In one aspect of the invention, there is provided an amplitude adjustment device such as an amplitude compression device and amplitude expansion device, which is basically configured by a PWM modulator, a demodulator and an amplitude detector. Herein, the PWM modulator effects pulse-width modulation on an input signal to produce a pulse-width modulated signal, which is demodulated by the demodulator to produce an output signal (and a demodulated signal). In addition, the amplitude detector detects an amplitude of the demodulated signal or an amplitude of the input signal to produce a control signal. A modulation factor of the pulse-width modulation is adjusted based on the control signal. Herein, the control signal controls a feedback value, which corresponds to a fraction of the pulse-width modulated signal and which is fed back through a negative feedback loop in the PWM modulator. In the case of the amplitude compression device, for example, an input/output gain is changed inversely proportional to the amplitude of the input signal or amplitude of the output signal. That is, the input/output gain is increased as the amplitude of the input signal (or output signal) decreases, while the input/output gain is decreased as the amplitude of the input signal (or output signal) increases. Thus, it is possible to compress a dynamic range with respect to input/output characteristics.

In another aspect of the invention, there is provided a full-wave rectifier, applicable to the amplitude adjustment device, which is mainly configured by an inversion amplifier, an amplifier and an output section. Herein, the inversion amplifier amplifies an input signal with a gain of “−1”, while the amplifier amplifies it with a gain of “1”. Outputs of the amplifiers differ from each other in phases by 180°. The output section produces a full-wave rectified signal based on the outputs of the amplifiers. Specifically, the output section selects either the output signal of the inversion amplifier or the output signal of the amplifier in response to every half of one period of the input signal. For example, the output signal of the inversion amplifier is selected and is used for formation of a first portion of a full-wave rectified signal in a first half duration of one period of the input signal. In addition, the output signal of the amplifier is selected and is used for formation of a second portion of the full-wave rectified signal in a second half duration. The first and second portions are combined together to form a “negative” waveform for the full-wave rectified signal in response to one period of the input signal. Incidentally, all of the amplifiers and output section are configured using field-effect transistors without using diodes being externally connected. Hence, it is possible to manufacture the full-wave rectifier in a form of an IC in accordance with the MOS process with ease.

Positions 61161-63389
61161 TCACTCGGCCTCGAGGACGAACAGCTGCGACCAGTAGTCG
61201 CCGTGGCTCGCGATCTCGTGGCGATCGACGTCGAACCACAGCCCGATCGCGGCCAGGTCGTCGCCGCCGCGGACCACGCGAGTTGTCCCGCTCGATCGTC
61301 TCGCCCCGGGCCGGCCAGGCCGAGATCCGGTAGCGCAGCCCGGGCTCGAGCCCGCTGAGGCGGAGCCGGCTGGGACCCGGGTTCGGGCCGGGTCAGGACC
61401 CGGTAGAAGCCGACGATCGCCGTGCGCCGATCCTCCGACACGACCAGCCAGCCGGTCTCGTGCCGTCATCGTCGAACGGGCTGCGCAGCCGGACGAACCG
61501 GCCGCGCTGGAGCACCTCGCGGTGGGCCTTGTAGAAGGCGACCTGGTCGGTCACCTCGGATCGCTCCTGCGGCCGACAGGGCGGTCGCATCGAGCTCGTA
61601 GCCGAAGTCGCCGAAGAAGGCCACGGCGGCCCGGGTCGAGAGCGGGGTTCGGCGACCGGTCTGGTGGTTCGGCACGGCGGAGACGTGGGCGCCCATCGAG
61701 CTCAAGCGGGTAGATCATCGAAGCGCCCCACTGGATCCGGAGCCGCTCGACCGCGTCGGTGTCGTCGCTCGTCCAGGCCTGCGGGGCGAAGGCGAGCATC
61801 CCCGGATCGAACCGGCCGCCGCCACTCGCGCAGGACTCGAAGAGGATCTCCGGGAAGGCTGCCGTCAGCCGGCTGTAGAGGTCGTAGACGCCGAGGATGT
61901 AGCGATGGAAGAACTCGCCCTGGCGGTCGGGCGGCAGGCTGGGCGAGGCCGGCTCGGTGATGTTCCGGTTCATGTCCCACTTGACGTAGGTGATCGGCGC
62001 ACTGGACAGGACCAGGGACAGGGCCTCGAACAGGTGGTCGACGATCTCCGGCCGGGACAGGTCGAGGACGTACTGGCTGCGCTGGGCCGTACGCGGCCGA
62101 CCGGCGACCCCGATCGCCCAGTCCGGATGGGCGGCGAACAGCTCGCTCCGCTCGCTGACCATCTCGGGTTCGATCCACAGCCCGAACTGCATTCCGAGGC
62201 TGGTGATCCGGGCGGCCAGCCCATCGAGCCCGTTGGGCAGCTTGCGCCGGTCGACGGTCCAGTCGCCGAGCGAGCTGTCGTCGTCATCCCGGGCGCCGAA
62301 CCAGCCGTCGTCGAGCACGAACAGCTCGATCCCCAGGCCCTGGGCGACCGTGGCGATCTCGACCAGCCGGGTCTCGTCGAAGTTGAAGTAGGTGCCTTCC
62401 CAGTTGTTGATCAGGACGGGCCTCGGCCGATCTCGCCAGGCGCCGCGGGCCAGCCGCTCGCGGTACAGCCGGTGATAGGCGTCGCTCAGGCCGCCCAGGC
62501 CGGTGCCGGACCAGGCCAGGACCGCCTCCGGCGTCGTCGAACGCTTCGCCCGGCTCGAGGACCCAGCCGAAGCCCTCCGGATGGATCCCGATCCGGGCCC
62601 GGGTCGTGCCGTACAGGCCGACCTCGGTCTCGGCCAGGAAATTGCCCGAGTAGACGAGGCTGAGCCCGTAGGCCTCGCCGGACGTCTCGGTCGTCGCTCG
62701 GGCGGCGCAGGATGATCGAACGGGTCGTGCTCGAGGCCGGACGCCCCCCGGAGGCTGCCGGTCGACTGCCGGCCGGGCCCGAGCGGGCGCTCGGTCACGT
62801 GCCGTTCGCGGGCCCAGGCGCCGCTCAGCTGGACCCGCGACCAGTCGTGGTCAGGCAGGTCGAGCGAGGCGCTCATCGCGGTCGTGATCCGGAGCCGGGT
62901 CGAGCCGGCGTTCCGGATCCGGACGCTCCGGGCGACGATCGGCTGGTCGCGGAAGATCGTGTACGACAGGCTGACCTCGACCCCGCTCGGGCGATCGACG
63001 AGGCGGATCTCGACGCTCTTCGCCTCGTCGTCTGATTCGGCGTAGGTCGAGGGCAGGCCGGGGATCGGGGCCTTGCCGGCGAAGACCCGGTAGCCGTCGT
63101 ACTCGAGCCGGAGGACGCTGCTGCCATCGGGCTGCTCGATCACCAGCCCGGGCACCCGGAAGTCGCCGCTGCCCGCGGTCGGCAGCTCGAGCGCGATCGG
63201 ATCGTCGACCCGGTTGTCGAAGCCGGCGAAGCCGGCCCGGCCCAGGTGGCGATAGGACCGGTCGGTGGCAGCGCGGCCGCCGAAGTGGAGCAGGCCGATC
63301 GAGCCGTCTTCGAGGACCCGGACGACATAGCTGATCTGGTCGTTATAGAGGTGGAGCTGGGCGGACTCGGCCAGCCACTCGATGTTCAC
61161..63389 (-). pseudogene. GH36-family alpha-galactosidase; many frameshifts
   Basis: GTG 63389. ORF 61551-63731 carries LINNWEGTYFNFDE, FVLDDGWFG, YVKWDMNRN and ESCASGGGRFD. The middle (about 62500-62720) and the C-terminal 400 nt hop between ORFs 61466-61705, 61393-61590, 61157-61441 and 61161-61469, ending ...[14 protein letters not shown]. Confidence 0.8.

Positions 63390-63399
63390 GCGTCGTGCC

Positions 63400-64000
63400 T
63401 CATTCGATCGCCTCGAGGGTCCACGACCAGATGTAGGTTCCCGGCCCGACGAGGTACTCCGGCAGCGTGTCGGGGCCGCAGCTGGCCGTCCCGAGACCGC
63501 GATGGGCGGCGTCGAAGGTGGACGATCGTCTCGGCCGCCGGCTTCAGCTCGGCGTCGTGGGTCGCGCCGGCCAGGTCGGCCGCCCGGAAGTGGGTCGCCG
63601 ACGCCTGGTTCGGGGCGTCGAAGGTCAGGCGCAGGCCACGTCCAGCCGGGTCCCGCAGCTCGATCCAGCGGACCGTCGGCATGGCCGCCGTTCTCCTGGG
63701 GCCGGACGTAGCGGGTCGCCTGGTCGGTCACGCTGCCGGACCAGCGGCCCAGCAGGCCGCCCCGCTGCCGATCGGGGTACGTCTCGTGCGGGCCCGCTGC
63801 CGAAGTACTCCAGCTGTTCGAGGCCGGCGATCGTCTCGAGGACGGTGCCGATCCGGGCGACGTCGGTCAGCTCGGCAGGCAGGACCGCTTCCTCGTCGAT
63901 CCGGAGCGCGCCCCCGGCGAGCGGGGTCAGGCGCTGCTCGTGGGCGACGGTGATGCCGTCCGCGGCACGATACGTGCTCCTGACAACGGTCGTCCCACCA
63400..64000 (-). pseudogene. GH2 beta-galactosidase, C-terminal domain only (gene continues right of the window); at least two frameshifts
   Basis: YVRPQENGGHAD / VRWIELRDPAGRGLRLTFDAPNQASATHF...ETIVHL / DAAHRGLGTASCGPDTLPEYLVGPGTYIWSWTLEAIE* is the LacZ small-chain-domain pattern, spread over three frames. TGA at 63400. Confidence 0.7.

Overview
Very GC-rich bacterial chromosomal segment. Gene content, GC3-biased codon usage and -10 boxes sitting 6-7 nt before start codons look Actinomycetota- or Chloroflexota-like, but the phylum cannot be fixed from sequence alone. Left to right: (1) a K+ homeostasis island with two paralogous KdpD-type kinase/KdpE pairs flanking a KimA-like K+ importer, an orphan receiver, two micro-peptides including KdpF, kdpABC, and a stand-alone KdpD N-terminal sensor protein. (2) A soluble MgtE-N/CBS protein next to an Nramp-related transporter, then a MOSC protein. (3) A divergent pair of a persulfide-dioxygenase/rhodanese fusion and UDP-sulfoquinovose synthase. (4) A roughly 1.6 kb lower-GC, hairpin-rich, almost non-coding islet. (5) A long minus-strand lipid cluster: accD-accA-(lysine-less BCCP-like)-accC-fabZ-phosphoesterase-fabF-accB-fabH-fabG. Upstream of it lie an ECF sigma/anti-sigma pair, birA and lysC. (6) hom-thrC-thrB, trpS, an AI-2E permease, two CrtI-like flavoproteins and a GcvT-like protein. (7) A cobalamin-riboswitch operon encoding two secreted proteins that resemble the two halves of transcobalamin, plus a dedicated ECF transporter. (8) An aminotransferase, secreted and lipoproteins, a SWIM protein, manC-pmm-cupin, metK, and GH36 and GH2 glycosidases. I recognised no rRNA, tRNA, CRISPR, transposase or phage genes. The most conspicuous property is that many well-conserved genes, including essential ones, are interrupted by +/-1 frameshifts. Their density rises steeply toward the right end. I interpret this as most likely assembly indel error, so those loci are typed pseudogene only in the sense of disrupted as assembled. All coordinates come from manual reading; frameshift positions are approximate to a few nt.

BRIEF DESCRIPTION OF THE DRAWINGS

These and other objects, aspects and embodiments of the present invention will be described in more detail with reference to the following drawing figures, of which:

FIG. 1 is a block diagram showing an amplitude compression device in accordance with embodiment 1 of the invention;

FIG. 2 is a circuit diagram showing a circuit configuration of the amplitude compression device of FIG. 1;

FIG. 3A shows a waveform of an input signal Vin applied to a PWM modulator shown in FIG. 2;

FIG. 3B shows a pulse-width modulated signal Vm, which is produced by the PWM modulator;

FIG. 3C shows the pulse-width modulated signal, which is given by adjusting a feedback value in the PWM modulator;

FIG. 3D shows a waveform of a demodulated signal V′, which is demodulated from the pulse-width modulated signal;

FIG. 4 is a graph showing an example of input/output characteristics of the amplitude compression device of FIG. 2;

FIG. 5 is a block diagram showing a configuration of an amplitude compression device in accordance with embodiment 2 of the invention;

FIG. 6 is a circuit diagram showing a circuit configuration of the amplitude compression device of FIG. 5;